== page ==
Abortion Laws Around the World

Check out this map by the Center for Reproductive Rights. It maps abortion laws around the world and details the specific parameters each country has for allowing women the right to govern their health. There are some obvious facts — most of the Middle East outlaws it entirely even in cases where the procedure would save a woman’s life — and some surprises, such as the fact that women in Japan must obtain a spouse’s consent to have an abortion and in Ireland it’s only legal if a woman’s life is at risk. All in all it proves there is still a lot of work to be done in this fight for fairness and freedom.



  1. Abortion has nothing to do with health care, because pregnancy isn’t an illness.

    • Heather Wood Rudulph says:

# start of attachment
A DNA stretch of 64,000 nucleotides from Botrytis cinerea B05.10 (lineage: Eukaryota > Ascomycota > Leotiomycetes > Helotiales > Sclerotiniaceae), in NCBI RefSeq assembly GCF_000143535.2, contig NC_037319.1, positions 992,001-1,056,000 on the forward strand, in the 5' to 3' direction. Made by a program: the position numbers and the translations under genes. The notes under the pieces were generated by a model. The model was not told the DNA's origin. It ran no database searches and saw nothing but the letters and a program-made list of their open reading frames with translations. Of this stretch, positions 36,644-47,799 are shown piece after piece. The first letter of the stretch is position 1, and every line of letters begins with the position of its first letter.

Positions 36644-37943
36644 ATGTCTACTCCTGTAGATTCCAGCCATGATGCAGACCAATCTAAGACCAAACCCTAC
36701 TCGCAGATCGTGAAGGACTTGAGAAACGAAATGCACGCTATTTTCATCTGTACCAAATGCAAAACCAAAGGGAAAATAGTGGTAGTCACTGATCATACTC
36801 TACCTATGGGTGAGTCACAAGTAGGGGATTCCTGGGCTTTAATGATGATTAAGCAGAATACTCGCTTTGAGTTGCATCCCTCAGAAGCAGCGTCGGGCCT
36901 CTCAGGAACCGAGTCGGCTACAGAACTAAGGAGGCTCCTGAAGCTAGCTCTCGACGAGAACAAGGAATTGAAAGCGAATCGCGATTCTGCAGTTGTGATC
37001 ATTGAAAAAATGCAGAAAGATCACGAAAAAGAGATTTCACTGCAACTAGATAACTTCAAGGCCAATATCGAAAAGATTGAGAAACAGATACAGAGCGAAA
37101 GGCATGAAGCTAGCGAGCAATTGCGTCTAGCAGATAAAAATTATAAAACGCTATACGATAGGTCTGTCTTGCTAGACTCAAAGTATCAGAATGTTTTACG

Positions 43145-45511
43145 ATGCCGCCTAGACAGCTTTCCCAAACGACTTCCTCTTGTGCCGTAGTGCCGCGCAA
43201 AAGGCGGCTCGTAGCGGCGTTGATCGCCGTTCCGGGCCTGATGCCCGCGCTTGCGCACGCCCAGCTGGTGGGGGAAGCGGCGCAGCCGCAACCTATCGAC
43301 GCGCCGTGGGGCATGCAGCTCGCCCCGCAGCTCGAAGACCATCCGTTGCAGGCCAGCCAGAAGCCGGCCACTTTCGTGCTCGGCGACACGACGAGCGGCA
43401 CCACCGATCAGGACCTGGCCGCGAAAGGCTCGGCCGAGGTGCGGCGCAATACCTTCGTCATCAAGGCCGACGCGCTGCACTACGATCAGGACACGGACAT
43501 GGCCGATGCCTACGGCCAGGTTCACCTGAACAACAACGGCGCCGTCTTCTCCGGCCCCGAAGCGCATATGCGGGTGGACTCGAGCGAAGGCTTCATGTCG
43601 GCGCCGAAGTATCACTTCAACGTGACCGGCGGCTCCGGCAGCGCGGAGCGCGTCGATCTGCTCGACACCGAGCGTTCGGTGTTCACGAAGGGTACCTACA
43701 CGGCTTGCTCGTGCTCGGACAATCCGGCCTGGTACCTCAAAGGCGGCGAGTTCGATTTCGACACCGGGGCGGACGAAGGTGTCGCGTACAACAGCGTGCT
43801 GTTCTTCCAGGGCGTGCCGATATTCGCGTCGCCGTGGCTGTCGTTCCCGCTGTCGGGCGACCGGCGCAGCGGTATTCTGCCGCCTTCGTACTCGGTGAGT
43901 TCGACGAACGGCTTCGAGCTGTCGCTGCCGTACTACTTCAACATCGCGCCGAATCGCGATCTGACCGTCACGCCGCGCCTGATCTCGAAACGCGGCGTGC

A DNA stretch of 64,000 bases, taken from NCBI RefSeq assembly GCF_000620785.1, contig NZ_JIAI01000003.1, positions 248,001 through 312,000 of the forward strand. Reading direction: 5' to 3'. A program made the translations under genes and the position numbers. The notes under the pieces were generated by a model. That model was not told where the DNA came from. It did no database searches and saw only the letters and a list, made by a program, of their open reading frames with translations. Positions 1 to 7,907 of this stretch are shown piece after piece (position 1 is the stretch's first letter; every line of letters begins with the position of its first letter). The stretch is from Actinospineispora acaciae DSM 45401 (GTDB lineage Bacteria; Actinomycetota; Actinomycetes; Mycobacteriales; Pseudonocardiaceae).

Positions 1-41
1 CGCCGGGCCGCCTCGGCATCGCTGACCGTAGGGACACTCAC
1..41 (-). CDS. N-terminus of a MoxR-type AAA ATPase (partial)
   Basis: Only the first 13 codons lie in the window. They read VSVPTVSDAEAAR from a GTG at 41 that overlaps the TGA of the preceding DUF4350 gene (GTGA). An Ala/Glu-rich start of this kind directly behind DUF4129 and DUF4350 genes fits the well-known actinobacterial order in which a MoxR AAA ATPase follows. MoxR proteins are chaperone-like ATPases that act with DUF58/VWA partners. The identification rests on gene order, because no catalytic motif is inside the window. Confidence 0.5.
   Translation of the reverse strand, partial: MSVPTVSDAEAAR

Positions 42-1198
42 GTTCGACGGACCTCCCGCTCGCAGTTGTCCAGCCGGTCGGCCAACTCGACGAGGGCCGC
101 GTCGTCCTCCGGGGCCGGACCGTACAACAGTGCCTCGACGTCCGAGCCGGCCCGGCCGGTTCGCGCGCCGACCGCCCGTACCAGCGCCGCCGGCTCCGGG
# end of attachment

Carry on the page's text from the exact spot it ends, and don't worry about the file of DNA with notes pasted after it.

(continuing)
Reproductive care and women’s health are absolutely intertwined. Pregnant women need medical care before, during and after they conceive to have a healthy child–and be properly cared for themselves. And women in need of abortions should have access to safe, clean, efficient medical professionals to handle the procedure. But we’re also talking about women’s rights here. When a country tells women they can’t control their bodies, the issue is indeed much larger than healthcare. But when a woman dies at the hands of a nonprofessional because she has nowhere else to turn–or due to complications from not having the procedure she needed because the law forbade it–it’s a health, human and moral issue.

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